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Marine Ecology Progress Series

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MEPS 254:11-25 (2003)  -  doi:10.3354/meps254011

Assessing functional diversity in marine benthic ecosystems: a comparison of approaches

J. Bremner1,*, S. I. Rogers2, C. L. J. Frid1

1Dove Marine Laboratory, School of Marine Science and Technology, University of Newcastle upon Tyne, Cullercoats, Tyne and Wear NE30 4PZ, United Kingdom
2Centre for Environment, Fisheries and Aquaculture Science, Lowestoft Laboratory, Pakefield Road, Lowestoft, Suffolk NR33 0HT, United Kingdom

ABSTRACT: Two methods traditionally employed to investigate functional diversity in marine benthic ecosystems are relative taxon composition analysis, which interprets changes in the distribution of taxa in terms of the characteristics they exhibit, and trophic group analysis, which investigates differences in feeding mechanisms between assemblages. An alternative approach, biological traits analysis, considers a range of biological traits expressed by organisms to assess how functioning varies between assemblages. This study compares biological traits analysis to the relative taxon composition and trophic group approaches. Biological trait scores were assigned to a range of epibenthic invertebrate taxa from the southern North Sea and eastern English Channel and differences in the relative proportions of these traits were investigated using multivariate methods. The traits important in differentiating stations were attachment, flexibility, body form, mobility, feeding method and life habit. Such assemblages were spatially heterogeneous and there was no obvious distinction between different geographical sectors. This contrasted with the results of the relative taxon composition approach, which showed broad patterns in assemblage distribution in the eastern English Channel and southern North Sea. The biological traits approach provided information on a larger variety of ecological functions than the other techniques and revealed very different relationships between assemblages. It highlighted a greater diversity of assemblage types and was resistant to large-scale biogeographic variation. Therefore, it is potentially more useful than the traditional approaches for assessing ecosystem functioning on both large and small scales in benthic environments.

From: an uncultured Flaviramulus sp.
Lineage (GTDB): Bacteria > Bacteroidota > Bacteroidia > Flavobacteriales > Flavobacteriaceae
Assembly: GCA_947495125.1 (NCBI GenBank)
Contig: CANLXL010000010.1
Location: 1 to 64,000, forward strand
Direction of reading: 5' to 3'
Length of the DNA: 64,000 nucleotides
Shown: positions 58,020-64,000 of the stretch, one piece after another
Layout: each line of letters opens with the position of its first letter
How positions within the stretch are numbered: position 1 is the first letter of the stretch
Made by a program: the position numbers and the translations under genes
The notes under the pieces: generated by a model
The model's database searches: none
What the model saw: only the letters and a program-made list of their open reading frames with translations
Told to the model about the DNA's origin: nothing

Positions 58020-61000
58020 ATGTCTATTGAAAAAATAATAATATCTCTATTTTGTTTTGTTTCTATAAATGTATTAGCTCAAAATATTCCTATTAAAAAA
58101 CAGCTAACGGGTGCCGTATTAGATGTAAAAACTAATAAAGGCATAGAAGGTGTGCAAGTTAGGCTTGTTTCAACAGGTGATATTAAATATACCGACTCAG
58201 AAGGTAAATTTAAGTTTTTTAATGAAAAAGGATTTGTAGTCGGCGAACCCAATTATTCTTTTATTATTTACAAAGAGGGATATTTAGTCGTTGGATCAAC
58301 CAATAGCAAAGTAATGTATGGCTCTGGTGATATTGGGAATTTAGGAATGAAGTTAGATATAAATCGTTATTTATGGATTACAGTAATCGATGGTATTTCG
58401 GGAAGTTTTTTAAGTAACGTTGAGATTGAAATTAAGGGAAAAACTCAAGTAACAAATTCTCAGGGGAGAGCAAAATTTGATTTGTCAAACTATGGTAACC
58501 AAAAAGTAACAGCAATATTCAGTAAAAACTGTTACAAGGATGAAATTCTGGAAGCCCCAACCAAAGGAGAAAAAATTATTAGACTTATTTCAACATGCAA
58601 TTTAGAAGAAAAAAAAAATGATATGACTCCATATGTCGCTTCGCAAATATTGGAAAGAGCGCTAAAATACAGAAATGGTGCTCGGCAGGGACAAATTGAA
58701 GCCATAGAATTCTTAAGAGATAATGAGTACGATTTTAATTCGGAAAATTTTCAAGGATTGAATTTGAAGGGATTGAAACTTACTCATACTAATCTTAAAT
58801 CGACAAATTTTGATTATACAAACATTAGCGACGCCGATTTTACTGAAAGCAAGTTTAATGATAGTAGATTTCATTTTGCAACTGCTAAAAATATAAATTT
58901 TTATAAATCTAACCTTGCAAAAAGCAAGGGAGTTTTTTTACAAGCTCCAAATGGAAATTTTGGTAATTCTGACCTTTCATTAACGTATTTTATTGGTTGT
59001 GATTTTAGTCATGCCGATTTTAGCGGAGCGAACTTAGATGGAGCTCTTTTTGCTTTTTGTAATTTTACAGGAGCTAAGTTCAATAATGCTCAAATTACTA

KEY WORDS: Ecosystem functioning · Biological traits · Relative taxon composition · Trophic groups · Megabenthos

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